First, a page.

It seems that Cain liked to work on the floor, where there was a lot of room, and used to put the Talk [of the Town] department together down there. He once lifted high the hearts of Andy [E.B.] and Katharine White, at a Thanksgiving dinner at his apartment, by putting the turkey, platter and all, on the floor and carving it, blandly going on with the story he was telling, and he told stories exceedingly well. (129)

Thursday, November 22, 2007

Pilgrim Detectives.

In honor of the holiday, listen to this clip from The West Wing, in which presidential speechwriter Sam Seaborn (played by Rob Lowe) attempts to convince his long-suffering boss Toby Ziegler (played by Richard Schiff) of a hot new TV series idea.

Tuesday, November 20, 2007

Editing Rules from the New Yorker.

I'm always interested in writing advice (such as that offered by Lawrence Block, Elmore Leonard, William G. Tapply, and Carolyn Wheat). Here is a sample of 10 items by Wolcott Gibbs, a copy editor and drama critic for the New Yorker, from James Thurber's The Years with Ross (1957; rpt. 2001, 113-18). The full list runs to 31 items:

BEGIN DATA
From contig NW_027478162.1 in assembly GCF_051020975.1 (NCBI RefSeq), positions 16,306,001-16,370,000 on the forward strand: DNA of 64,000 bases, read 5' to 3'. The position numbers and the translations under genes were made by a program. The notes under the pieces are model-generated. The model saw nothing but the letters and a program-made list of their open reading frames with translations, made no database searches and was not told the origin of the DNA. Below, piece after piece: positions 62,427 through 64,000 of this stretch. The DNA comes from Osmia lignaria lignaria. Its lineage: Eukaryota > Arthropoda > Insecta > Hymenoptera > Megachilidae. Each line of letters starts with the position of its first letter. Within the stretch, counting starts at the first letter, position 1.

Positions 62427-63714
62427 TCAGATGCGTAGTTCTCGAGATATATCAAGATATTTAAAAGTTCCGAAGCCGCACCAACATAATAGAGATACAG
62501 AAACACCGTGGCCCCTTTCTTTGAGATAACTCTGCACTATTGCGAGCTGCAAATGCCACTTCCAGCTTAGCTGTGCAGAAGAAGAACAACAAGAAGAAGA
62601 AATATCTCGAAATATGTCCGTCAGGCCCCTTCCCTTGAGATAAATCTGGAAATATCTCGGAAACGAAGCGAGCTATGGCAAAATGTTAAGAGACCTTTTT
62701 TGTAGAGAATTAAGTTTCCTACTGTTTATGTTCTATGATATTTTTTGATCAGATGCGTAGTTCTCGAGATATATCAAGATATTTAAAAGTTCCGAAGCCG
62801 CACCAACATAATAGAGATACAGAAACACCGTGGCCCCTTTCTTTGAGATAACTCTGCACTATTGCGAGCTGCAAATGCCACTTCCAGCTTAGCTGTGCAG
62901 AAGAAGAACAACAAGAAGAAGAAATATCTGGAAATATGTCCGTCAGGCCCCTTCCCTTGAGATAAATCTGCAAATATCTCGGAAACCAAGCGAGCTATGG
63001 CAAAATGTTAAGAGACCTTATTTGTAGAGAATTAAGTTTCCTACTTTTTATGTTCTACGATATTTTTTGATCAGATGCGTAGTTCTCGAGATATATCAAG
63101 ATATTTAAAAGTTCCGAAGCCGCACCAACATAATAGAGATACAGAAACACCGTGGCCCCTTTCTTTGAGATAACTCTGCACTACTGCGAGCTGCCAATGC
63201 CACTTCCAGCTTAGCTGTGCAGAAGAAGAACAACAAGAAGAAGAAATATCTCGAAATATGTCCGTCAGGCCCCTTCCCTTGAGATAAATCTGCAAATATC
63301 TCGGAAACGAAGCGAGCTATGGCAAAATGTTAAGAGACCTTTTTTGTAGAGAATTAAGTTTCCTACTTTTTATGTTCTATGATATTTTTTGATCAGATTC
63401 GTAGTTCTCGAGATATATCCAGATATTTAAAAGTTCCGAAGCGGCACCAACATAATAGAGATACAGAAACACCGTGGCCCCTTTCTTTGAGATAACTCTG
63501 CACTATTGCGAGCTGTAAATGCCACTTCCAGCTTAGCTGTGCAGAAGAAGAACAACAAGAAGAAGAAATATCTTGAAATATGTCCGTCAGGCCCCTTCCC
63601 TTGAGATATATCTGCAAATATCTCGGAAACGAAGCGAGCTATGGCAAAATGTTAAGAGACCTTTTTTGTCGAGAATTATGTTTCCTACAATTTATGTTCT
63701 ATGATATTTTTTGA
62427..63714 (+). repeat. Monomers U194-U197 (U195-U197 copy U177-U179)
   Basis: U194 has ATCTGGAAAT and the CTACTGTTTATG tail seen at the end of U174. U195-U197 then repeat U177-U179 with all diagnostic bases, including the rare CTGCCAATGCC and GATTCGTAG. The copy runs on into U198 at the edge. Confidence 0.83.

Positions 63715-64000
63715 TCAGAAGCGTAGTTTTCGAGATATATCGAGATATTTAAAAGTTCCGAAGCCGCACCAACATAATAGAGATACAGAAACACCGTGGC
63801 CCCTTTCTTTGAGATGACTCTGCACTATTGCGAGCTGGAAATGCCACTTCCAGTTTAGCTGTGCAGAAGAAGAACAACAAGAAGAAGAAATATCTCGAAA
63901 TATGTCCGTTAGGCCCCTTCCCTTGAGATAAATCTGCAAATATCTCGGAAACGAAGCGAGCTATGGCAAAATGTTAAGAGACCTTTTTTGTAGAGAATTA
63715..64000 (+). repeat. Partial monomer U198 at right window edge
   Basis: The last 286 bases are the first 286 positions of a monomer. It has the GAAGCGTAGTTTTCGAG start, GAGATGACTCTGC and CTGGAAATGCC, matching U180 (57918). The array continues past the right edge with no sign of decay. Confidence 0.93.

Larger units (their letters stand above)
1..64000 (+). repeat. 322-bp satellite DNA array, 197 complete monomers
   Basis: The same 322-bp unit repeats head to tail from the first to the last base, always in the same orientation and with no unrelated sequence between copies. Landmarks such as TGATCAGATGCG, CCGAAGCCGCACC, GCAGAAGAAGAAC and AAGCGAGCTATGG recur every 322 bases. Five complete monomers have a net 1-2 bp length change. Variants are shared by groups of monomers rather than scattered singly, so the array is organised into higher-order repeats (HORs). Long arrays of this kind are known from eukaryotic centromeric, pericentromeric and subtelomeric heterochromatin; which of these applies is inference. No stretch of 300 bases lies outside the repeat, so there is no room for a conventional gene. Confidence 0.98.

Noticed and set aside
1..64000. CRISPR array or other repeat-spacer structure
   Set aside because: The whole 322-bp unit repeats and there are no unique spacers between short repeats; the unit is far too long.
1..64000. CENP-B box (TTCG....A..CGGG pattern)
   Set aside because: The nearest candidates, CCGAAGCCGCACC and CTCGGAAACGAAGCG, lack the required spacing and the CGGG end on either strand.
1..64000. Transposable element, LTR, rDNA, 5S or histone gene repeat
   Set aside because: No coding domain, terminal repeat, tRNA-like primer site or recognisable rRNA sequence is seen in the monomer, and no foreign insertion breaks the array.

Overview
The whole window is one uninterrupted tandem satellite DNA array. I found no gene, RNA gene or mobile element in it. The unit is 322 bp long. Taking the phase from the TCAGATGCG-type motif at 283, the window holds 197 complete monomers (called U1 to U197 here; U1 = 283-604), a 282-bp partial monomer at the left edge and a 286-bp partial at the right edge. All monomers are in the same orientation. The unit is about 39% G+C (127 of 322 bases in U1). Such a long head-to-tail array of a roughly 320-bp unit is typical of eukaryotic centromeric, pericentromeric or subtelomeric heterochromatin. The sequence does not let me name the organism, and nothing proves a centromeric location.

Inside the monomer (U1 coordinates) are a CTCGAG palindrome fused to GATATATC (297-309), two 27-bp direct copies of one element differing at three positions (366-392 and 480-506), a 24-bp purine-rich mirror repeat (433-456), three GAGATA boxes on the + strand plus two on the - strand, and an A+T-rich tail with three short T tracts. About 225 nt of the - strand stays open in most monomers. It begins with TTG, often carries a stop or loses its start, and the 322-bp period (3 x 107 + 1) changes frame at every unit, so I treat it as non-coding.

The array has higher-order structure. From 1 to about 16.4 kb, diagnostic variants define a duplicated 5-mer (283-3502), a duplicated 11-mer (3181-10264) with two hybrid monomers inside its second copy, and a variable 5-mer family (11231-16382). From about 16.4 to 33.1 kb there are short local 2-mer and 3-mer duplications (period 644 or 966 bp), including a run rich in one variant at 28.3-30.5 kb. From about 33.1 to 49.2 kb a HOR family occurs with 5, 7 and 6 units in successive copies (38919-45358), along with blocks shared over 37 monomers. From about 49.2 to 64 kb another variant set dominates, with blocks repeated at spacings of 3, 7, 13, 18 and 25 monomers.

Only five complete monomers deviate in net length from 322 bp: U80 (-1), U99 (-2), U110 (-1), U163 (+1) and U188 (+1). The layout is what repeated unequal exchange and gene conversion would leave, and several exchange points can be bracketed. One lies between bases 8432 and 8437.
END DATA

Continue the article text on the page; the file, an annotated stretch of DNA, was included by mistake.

Theory and Practice of Editing New Yorker Articles
1. Writers always use too damn many adverbs. On one page recently, I found eleven modifying the word "said." "He said morosely, violently, eloquently, so on." . . . Anyway, it is impossible for a character to go through all these emotional states one after the other. Lon Chaney might be able to do it, but he is dead.

2. Word "said" is O.K. Efforts to avoid repetition by inserting "grunted," "snorted," etc., are waste motion and offend the pure in heart.

3. Our writers are full of cliches, just as old barns are full of bats. There is obviously no rule about this, except that anything that you suspect of being a cliche undoubtedly is one and had better be removed.

5. Our employer, Mr. [Harold] Ross, has a prejudice against having too many sentences beginning with "and" or "but." He claims that they are conjunctions and should not be used purely for literary effect. Or at least only very judiciously.

7. The repetition of exposition in quotes went out with the Stanley Steamer:

Marion gave me a pain in the neck.
"You give me a pain in the neck, Marion," I said.

This turns up more often than you'd expect.

11. The magazine is on the whole liberal about expletives. ... When they are gratuitous, when the writer is just trying to sound tough to no especial purpose, they come out.

13. Mr. [Hobey] Weekes [an editor at the New Yorker] said the other night, in a moment of desperation, that he didn't believe he could stand any more triple adjectives. "A tall, florid and overbearing man called Jaeckel." Sometimes they're necessary, but when every noun has three adjectives connected with it, Mr. Weekes suffers and quite rightly.